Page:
Jefferson's Bible, Jefferson's Lies

The Smithsonian has conserved the original edition of Jefferson’s Bible. You’ll recall that said book is a cut-and-paste job produced by our third president in which—this is from our entry-in-progress on Jefferson and religion—he “painstakingly excerpted the Gospels from two copies in each of four different languages (English, French, Greek, and Latin) to produce what he considered a more accurate, demystified history of Jesus and his teaching, excluding miracles and ending with Jesus being placed in the tomb.”
Such a project is not for everyone. “A Bible without miracles and Christ’s Resurrection is boring and pointless,” writes one true believer. Others find themselves positively aflutter. Carolyn Gleason is the director of Smithsonian Books, which has just published a facsimile edition of the book. A graduate of the University of Virginia, she tells the alumni magazine that handling that original edition was a powerful experience. “The first time I saw it I was a little star-struck. I kept thinking, ‘This actually is Jefferson’s book.'”
Meanwhile, best-selling author David Barton explains that a lot of what we think we know about Jefferson is a load of doo-doo. This includes Jefferson’s Bible. In The Jefferson Lies (2012), Barton writes:

Logic would tell us that if Jefferson wrote his own Bible, he would do so only if he were thoroughly dissatisfied with the traditional Bible, especially its inclusion of the supernatural. Evidence definitively shows that this was not Jefferson’s view. As noted in previous chapters of this book, Jefferson made frequent, positive use of Bible references and passages in his own writings.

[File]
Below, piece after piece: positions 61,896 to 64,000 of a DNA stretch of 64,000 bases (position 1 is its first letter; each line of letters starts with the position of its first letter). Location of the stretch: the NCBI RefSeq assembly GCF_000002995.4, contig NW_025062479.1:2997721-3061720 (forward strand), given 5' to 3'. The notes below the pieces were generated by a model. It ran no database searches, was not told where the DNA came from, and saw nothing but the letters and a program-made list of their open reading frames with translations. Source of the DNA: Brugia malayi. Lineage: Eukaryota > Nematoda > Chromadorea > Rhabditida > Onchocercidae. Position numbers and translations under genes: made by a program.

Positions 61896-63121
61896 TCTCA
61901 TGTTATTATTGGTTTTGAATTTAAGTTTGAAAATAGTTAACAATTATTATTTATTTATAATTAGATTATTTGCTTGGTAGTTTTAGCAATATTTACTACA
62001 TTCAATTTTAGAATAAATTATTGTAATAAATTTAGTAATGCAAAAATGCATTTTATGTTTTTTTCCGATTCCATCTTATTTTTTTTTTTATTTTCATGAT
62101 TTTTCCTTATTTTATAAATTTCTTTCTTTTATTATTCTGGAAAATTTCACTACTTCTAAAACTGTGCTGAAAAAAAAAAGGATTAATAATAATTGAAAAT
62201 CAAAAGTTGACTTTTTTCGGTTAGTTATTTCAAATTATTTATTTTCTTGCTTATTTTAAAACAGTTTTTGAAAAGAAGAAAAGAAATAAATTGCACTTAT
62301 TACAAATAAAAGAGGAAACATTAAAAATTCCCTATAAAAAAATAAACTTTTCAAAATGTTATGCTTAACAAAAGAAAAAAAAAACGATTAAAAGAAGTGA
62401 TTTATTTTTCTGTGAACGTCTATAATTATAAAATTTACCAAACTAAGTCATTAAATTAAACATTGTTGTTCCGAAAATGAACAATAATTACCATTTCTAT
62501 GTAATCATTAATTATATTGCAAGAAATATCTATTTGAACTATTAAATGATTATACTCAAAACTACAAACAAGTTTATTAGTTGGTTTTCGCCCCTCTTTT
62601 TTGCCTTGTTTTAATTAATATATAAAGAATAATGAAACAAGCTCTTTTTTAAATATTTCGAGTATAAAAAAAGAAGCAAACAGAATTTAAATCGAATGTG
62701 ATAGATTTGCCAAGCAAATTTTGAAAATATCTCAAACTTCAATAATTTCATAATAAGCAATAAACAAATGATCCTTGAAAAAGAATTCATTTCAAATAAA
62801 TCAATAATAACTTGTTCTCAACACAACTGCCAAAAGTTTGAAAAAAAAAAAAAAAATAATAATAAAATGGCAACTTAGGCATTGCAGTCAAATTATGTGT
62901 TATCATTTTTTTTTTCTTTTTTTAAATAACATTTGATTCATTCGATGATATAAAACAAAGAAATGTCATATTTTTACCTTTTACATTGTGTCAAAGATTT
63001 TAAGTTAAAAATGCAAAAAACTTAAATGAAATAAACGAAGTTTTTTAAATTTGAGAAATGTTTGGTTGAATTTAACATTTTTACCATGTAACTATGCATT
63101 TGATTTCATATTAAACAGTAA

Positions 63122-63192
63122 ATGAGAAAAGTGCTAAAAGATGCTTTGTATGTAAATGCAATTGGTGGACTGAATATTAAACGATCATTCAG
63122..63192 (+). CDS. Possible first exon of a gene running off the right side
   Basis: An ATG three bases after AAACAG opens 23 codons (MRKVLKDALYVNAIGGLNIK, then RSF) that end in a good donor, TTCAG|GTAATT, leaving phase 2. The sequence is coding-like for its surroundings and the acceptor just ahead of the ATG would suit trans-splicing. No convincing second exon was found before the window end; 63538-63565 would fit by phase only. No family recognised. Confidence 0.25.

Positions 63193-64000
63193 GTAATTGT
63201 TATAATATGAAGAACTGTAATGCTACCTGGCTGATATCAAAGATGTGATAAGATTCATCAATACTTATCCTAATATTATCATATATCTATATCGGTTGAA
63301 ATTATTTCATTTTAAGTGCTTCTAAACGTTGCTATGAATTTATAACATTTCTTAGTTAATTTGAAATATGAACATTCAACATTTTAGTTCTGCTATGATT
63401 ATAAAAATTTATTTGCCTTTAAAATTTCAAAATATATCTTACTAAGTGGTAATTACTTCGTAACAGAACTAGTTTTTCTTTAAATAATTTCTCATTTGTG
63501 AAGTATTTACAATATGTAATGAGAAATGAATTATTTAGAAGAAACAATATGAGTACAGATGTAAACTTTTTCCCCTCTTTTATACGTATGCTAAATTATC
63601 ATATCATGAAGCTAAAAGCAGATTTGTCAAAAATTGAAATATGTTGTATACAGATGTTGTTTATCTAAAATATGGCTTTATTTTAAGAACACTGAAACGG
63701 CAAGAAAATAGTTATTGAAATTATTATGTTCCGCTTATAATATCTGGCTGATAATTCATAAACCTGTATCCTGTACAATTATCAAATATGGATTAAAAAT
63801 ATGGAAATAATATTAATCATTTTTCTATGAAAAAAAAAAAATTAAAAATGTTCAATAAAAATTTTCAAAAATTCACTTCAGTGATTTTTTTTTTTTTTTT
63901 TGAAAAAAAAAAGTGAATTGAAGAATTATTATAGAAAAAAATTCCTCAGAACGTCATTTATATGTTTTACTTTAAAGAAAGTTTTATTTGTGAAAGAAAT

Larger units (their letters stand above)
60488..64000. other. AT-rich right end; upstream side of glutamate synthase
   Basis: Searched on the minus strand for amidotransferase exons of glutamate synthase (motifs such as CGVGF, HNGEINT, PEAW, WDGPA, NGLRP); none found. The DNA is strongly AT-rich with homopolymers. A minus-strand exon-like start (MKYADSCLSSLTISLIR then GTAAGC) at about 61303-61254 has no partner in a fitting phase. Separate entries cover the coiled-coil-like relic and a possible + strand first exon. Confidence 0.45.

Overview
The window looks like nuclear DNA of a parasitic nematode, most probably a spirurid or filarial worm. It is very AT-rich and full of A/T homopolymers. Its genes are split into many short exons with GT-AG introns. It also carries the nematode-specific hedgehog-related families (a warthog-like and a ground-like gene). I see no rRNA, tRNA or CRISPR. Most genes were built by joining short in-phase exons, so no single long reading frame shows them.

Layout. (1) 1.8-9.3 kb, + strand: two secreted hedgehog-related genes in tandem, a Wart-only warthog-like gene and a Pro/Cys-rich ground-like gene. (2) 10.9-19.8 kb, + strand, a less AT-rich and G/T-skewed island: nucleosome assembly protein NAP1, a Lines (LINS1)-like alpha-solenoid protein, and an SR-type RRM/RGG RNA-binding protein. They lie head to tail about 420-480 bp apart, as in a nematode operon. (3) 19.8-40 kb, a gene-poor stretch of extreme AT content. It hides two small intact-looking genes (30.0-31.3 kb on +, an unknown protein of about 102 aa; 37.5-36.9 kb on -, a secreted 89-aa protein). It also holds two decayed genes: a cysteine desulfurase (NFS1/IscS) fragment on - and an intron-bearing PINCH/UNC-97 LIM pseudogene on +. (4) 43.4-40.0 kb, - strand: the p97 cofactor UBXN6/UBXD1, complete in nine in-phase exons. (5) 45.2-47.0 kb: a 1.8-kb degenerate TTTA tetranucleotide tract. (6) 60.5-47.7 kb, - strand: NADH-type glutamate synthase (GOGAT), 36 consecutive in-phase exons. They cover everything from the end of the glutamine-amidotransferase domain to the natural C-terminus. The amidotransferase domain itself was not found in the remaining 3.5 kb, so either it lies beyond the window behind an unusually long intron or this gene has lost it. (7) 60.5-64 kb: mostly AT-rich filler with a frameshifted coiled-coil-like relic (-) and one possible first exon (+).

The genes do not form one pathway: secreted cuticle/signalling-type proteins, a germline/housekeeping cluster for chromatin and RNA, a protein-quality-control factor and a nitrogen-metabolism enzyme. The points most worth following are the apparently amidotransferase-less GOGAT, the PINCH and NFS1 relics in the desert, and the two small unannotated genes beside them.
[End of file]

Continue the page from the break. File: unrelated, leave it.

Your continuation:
Of course, logic could just as easily tell us that Jefferson liked some of the Bible and disliked other parts, and therefore there’s noting particularly amiss with his positive use of those references he liked. Here’s Barton on The Daily Show:

Some folks, like Craig Fehrman in the Los Angeles Times, disagree with Barton’s take on Jefferson. Others, like Martin E. Marty, Fairfax M. Cone Distinguished Service Professor Emeritus in religious history at the University of Chicago, really disagree with Barton’s take on Jefferson:

If you wanted to promote the idea of “a Christian America,” one which would privilege one religion, a version of Christianity, and de-privilege all others, and if you want to get back to roots and origins, the last of the “founding fathers” on whom you’d concentrate would be Jefferson. Yet the most ardent public and pop advocate of privilege and virtual establishment, David Barton, cites Jefferson for Bartonian positions which are directly opposite of Jefferson’s. Never heard of David Barton? Most of the historians you would ever meet never heard of him, and if you told them about him and his positions, they would yawn or rage about listing him among those who deal honestly with Jefferson.
[I do] not over-do ad hominem and sneering references, so we leave to others all the disdaining that Barton so richly merits.

Or, if you’d rather just watch an angry person rip into Barton, here you go:

And when you’re finished with that, I’d recommend peeking back at that alumni mag story, because it has interesting sidebars on how Jefferson created the book and how the Smithsonian conserved it. Or watch this video on the conservation process.
IMAGE: Jefferson’s Bible


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